First, the back end of the second season (ok, most of the second season) would have already “lessened” the impact of the brilliant first season if we seriously believed that the mere existence of more episodes sullied or contaminated. Second, and much more interesting to me, you are highlighting the struggle over whom the show belongs to now. If that meme was originally about critics being mean to Brit Brit, here its use signals a feeling of helpless outrage over a cult object that has belonged to the fans for almost 25 years. But to claim ownership over the show in this moment is to demand dominance over the creators themselves, creators who have become synonymous with the quality television authorship mode.

My larger questions deal with whether the panic button is being pushed because people may have to reconsider how and why Twin Peaks became such a central text in defining “quality television” and the ways in which its history has been reconstructed and revised to fit a very specific narrative. Will that narrative falter if the third season sucks or goes more toward the elements (such as soap opera) that were always there but often have fallen by the wayside when current reviewers and critics invoke the series as a sign of genre, authorship, or quality?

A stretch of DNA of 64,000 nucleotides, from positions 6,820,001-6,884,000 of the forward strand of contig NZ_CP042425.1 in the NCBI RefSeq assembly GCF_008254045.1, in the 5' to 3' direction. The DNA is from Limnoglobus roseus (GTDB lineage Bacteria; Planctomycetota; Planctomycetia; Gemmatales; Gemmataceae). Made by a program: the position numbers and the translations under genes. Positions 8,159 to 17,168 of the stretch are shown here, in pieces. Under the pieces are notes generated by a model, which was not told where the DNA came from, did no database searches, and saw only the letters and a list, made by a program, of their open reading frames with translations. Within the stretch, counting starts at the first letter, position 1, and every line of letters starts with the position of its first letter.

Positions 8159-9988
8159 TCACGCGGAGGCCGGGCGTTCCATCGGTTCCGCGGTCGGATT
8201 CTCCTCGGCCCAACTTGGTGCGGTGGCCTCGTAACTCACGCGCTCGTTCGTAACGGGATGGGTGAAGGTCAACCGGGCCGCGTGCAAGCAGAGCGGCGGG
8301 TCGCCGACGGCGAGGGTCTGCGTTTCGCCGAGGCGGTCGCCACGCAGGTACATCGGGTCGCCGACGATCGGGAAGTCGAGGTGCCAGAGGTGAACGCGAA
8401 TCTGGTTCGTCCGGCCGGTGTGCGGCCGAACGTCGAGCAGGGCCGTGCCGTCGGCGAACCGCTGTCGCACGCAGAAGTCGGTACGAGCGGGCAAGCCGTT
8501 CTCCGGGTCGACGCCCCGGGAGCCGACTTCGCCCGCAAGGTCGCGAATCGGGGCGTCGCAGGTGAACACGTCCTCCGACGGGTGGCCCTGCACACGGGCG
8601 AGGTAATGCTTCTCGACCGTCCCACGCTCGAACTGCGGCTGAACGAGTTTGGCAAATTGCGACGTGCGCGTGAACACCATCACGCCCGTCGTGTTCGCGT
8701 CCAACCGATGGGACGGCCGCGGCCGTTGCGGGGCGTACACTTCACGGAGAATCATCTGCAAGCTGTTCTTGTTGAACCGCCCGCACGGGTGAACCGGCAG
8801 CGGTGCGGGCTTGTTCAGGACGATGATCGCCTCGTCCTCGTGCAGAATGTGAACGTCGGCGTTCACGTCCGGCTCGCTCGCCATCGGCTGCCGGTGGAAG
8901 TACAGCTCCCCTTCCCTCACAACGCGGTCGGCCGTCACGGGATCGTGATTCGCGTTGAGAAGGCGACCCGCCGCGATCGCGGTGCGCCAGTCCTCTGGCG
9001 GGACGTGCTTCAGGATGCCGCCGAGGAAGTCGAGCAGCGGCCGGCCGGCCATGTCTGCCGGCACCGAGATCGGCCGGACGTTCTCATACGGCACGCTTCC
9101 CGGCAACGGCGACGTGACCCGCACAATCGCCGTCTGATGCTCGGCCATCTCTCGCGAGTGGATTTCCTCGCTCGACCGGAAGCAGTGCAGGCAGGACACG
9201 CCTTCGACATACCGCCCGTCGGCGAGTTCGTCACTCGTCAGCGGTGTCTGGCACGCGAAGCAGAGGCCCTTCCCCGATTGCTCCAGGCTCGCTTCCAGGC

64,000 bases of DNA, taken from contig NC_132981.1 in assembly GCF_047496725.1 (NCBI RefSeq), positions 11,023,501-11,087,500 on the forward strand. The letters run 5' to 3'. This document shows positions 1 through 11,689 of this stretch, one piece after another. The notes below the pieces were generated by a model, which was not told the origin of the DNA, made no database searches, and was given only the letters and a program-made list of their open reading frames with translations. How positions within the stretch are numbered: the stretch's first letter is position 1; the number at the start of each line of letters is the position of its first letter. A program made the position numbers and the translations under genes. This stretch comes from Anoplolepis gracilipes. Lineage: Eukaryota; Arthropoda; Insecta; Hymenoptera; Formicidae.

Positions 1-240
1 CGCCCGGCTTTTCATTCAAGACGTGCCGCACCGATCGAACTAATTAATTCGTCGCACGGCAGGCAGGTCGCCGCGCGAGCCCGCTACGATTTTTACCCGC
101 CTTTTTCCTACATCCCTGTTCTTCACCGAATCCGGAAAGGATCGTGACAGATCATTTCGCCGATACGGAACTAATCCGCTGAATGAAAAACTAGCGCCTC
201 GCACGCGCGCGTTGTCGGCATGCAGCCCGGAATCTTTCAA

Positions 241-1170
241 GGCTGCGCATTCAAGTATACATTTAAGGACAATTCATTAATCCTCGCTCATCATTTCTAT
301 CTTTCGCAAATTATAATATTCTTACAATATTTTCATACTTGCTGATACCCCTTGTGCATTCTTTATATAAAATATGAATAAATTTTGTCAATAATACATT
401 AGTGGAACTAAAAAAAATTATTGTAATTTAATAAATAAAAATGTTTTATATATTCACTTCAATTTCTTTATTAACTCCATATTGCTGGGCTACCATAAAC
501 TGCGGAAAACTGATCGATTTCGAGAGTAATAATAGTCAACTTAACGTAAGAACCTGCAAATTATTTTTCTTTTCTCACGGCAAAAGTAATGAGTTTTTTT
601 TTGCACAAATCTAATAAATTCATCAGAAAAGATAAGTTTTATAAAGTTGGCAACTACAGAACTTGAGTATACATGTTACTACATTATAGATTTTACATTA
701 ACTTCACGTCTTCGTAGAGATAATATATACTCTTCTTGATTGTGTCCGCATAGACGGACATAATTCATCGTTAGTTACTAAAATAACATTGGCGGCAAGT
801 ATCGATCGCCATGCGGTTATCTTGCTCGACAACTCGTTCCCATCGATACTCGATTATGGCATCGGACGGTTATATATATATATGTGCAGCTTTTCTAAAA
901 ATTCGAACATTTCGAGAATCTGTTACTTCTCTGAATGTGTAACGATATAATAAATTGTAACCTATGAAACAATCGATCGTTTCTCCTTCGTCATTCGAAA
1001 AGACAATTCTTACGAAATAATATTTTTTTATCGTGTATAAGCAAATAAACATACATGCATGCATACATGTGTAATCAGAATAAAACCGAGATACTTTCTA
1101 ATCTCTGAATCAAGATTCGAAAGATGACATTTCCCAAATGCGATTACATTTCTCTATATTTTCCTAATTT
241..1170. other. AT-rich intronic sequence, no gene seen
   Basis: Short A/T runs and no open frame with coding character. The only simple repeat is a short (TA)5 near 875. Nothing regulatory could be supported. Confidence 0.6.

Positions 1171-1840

In the hours after the announcement was made, many critics and sites started to retweet and post links to articles about the show from its original run. I found this trend remarkable, actually, as my twitter stream reflected the struggle between those who regard the show primarily as a cult object that was personally important to the development of their identity and taste parameters, and those who invest in the show as a sign of a larger industrial or generic shift in relation to television, journalism, and perhaps even the relationship between the two. My cult relationship to Twin Peaks will not shift for the fact that a potentially awful third season will air; the show will be different, as I am different. (On a rewatch a couple years ago, I was horrified to realize that I am now older than Nadine. This realization was perhaps one of the most depressing moments of my life.) What could be threatened, though, is an investment in the series as signifying a shorthand for criteria with which other shows are compared, or the nostalgia for the series as an originary moment that allowed for a shift in the mainstream imagination of the medium.